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Today is World Toilet Day. On this day, the United Nations along with governments and organisations worldwide ask attention for sanitation and for the 2.5 billion people that lack access to safe and hygienic toilets and latrines. On this day, IRC presents the working paper "Towards Systemic Change in Urban Sanitation".
It is great that on this day such an important topic is discussed globally and taken up by media around the world. If one starts to think about the importance of sanitation it is strange to realise that World Toilet Day has only existed since 2001. However, sometimes I wonder whether all this attention is actually leading to any change on the ground. To date, outbreaks of easily preventable diseases like cholera still take place, as we have witnessed this year in Accra, Ghana. Isn't it time to realise that every day is a Toilet Day, and that there is a need to move from awareness raising to action?
During the last year, as part of a traineeship, IRC has given me the chance to outline a vision and process for change regarding urban sanitation. This topic is in my view, one of utmost importance, as the world is increasingly urbanising and current approaches are by and large not addressing the sanitary needs of many living in cities around the world. The problems related to urban sanitation are many, ranging from lack of sanitary facilities, wastewater discharged in creeks and rivers, lack of treatment facilities and the indiscriminate dumping of solid waste. The structural causes behind this mess are equally numerous, ranging from insufficient public funding to the messy politics of urban governance. Technology alone is not the solution. To deliver long-term benefits equally to all residents of a city, solutions must consider the complex nature of urban sanitation with its interconnected social, financial, environmental and institutional dimensions.
During this traineeship year at IRC, I have been challenged to think beyond the obvious. It is relatively easy to state that a problem is complex and that there are various inter-related dimensions to the issue, but what would change look like? And how to get there? Probably these are questions that sector peers have been struggling with long before me and that will also keep me going for the rest of my professional life. Thankfully, I have been lucky to benefit from contributions and discussions with colleagues and sector peers, as well as a vast number of available publications to start formulating an answer. The working paper: 'Towards systemic change in urban sanitation' is one of the first steps in searching for answers on how to reform a sanitation sector, which is failing a large part of the urban population.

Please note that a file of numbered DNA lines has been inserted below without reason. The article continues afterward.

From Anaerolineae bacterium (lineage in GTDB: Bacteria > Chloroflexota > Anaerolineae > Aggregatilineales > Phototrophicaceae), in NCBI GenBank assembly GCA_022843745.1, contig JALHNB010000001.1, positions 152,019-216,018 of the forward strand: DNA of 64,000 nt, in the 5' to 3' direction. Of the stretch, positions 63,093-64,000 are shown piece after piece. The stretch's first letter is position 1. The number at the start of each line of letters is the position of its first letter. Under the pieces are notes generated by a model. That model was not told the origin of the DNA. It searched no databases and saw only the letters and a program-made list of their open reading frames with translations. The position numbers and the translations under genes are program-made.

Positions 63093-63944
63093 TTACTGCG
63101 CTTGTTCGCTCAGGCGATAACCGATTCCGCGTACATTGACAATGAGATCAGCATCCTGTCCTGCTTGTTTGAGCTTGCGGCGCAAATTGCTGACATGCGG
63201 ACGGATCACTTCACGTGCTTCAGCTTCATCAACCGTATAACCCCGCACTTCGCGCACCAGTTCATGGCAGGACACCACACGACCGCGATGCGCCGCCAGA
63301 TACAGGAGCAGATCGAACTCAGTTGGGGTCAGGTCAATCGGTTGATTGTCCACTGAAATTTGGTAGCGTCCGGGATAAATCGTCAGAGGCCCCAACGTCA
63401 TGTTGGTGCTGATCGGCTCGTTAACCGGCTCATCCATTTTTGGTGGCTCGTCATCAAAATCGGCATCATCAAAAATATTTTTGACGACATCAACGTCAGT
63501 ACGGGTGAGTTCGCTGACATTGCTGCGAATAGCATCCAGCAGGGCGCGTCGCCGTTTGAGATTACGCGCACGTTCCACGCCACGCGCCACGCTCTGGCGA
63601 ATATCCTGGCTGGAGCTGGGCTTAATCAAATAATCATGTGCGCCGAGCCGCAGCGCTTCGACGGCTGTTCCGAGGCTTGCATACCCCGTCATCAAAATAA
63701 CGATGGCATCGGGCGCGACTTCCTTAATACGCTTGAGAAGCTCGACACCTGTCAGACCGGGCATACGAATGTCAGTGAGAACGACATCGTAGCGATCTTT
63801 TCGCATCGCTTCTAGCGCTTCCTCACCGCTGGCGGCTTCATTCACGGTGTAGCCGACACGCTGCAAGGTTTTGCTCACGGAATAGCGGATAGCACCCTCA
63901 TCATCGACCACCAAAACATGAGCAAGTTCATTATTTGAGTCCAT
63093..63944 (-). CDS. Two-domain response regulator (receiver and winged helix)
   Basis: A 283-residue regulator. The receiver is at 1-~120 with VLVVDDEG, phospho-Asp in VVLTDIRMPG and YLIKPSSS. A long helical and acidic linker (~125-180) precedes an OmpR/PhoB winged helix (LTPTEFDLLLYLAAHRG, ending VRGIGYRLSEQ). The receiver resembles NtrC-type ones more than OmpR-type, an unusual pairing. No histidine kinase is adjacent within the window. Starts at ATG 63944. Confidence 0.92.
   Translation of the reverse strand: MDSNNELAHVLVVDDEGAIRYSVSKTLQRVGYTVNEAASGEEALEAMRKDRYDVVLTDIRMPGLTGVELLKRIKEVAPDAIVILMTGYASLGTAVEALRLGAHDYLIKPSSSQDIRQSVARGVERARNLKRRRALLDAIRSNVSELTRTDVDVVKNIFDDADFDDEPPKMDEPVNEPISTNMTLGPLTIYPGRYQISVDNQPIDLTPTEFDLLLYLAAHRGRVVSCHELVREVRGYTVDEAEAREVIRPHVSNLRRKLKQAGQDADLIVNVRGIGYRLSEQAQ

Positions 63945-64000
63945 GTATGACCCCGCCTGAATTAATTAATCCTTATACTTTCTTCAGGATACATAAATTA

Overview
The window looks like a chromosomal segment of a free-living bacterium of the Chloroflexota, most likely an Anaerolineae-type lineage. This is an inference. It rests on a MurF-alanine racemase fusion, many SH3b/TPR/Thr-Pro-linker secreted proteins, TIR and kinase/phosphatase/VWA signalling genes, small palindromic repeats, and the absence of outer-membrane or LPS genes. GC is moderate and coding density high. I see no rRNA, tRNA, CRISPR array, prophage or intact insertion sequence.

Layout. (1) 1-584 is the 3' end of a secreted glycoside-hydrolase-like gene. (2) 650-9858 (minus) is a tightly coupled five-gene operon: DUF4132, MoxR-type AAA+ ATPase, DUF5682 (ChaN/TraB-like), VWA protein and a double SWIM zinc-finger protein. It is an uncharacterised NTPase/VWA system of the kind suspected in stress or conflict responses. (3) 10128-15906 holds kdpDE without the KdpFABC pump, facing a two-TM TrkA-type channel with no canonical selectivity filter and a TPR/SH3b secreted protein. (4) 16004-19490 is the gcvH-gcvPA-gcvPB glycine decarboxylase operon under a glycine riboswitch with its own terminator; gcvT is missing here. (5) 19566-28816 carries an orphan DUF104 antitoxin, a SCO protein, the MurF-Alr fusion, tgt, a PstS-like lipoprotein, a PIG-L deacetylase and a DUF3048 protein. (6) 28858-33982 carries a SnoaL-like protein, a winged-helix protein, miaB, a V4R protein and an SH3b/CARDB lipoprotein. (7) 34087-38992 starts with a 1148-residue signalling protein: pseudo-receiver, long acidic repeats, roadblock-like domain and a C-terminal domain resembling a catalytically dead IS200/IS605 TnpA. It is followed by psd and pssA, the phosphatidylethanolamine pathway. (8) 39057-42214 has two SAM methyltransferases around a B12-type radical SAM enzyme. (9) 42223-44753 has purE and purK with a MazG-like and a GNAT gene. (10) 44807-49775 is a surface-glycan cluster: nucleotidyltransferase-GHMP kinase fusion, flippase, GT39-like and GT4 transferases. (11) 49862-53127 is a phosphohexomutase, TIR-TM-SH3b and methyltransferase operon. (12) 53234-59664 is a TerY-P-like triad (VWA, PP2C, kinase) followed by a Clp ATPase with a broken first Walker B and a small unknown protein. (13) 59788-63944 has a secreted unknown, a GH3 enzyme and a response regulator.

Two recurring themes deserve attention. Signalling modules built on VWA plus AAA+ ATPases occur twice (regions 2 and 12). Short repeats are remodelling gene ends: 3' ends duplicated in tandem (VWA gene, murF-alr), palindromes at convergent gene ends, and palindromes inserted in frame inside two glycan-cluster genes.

Merely applying a planning tool or introducing a new management model will not change the underlying structures, which have led to the current failures.
One of the premises of this working paper is that sanitation is a public good and is therefore a public responsibility. This does not exempt households from their responsibilities, or exclude private businesses from operating in the sanitation sector. However, there is a strong need for governmental agencies to take leadership in reforming the urban sanitation sector. At the same time, the responsible governmental agencies will have to undergo change themselves in this process of reform; merely applying a planning tool or introducing a new management model will not change the underlying structures, which have led to the current failures. The working paper digs deeper in some of the challenges and proposes a process of change leading to a sanitation sector that is self-reliant, trusted by citizens and private parties, and able to monitor itself and respond to current and upcoming challenges. Your comments, thoughts and suggestions on this working paper are highly appreciated.
Every day is a Toilet Day for all of us. Most of the readers of this blog are blessed enough not to have to think of this, so why should others? On this World Toilet Day let us not fall in the trap of surrendering at the thought of all those that are not able to access sanitation services, as if they were some distant victims. Change is possible and action can be taken if we choose to.
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